The ungodly or the impious sound a little like Qoheleth in Ecclesiastes with this emphasis on the vanity of life. This author calls their thinking unsound. We lead a short and sorrowful life (ὁ βίος ἡμῶν). There is no remedy when death comes. No one has ever returned from the grave. We were born by chance. When we are gone, it will be as if we never existed. Our breath is like smoke. Our reasoning stops when our heart stops, as our body (τὸ σῶμα) returns to ashes. Our spirit (τὸ πνεῦμα) also dissolves like empty air. Our names (τὸ ὄνομα ἡμῶν) will be forgotten as no one will remember our works (ἔργων ἡμῶν). We will pass away like a cloud or scattered mist that evaporates with heat. Our time on earth is like a passing shadow since there is no return from death. We are sealed up with death since no one returns.

Seek God (Wis 1:1-1:5)

“Love righteousness!

You rulers of the earth!

Think of the Lord in goodness!

Seek him with sincerity of heart!

Because he is found

By those who do not put him to the test.

He manifests himself

To those who do not distrust him.

Perverse thoughts separate people from God.

When his power is tested,

It exposes the foolish.

Wisdom will not enter a deceitful soul.

Wisdom will not dwell in a body enslaved to sin.

A Holy Spirit will flee from deceit.

A disciplined spirit will flee from deceit.

The Spirit will leave foolish thoughts behind.

The Spirit will be ashamed

At the approach of unrighteousness.”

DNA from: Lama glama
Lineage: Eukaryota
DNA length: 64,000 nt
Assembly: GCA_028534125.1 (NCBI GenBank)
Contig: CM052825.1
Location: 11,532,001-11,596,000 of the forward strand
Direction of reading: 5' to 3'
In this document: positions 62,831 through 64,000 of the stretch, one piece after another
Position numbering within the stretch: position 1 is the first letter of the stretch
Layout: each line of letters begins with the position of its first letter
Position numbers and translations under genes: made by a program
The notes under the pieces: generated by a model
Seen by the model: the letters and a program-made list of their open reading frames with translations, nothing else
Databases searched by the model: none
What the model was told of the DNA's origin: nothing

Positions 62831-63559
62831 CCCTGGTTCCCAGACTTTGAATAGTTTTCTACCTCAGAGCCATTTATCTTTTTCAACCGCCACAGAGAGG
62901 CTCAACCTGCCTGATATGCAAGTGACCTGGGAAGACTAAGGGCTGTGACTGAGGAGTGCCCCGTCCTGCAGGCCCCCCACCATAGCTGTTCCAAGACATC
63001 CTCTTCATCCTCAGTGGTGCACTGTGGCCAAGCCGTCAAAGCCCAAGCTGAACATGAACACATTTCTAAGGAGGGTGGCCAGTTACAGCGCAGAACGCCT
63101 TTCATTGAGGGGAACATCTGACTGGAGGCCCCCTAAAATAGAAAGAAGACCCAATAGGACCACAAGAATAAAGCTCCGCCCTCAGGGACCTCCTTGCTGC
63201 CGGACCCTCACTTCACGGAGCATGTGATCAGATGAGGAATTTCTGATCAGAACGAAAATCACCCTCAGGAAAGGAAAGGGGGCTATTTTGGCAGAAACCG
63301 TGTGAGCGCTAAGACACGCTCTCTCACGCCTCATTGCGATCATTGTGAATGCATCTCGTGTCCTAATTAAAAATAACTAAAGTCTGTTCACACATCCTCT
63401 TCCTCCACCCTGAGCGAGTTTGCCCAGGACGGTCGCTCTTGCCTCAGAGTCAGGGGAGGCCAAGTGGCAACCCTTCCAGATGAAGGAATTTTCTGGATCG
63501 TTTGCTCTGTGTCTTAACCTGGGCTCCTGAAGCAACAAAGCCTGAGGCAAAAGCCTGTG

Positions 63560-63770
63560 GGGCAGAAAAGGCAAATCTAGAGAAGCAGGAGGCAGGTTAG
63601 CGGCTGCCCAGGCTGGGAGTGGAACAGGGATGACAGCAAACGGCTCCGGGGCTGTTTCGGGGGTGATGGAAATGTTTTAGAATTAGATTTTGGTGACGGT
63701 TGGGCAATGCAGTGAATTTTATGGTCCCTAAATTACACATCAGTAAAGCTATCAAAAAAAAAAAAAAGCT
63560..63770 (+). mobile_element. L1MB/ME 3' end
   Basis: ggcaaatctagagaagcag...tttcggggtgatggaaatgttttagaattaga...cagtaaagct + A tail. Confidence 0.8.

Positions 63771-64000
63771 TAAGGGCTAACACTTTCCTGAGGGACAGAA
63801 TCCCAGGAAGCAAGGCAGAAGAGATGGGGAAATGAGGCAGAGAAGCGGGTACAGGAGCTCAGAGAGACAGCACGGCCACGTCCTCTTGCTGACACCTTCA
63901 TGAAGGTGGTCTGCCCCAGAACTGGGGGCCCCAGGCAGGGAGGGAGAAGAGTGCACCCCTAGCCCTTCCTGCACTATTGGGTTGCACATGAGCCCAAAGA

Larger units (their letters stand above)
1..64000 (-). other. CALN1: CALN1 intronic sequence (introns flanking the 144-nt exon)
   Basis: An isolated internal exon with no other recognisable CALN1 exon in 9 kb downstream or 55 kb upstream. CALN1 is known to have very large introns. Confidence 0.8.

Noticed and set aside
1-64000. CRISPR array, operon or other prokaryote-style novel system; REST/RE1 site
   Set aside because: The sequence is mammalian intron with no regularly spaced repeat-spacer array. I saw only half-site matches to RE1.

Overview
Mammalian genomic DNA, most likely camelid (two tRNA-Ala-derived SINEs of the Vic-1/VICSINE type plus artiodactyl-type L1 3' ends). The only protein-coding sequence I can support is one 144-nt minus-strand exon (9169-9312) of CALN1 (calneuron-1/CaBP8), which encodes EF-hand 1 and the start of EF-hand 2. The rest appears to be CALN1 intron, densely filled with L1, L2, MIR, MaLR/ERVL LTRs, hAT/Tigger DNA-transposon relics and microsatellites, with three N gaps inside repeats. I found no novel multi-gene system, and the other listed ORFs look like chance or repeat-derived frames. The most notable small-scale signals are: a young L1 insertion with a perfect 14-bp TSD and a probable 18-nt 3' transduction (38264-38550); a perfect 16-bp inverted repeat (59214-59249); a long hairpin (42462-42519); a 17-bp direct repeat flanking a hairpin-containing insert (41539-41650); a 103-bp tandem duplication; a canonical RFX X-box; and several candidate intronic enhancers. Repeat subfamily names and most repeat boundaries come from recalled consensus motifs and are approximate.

This book is set in poetic verses just like Psalms, Proverbs, Ecclesiastes, and The Song of Solomon. This author wants the rulers of the earth to seek God with a sincere heart. Only those who are not testing him will find him. God will manifest himself to those who do not distrust him. Perverse thoughts will separate them from God. If they test his power, he will expose their foolishness. Wisdom will not enter a deceitful soul nor dwell in a body enslaved in sin. The Holy Spirit, who is disciplined, will flee from deceit. He will leave foolish thoughts behind because he is ashamed of the approach of the unrighteousness ones. Here we have a more developed theology of God. He is no longer Yahweh since this is a Greek Septuagint work. He is the Greek Lord (τοῦ Κυρίου). Wisdom (σοφία) is almost equivalent to God (Θεοῦ). Notice also the use of the Holy Spirit (ἅγιον γὰρ πνεῦμα), even if not too specific. The Spirit of God will not stay with the deceitful and unrighteous. The concept of soul (ψυχὴν) also fits in nicely. I will be using the Greek Septuagint to highlight certain words and concepts in this Greek work.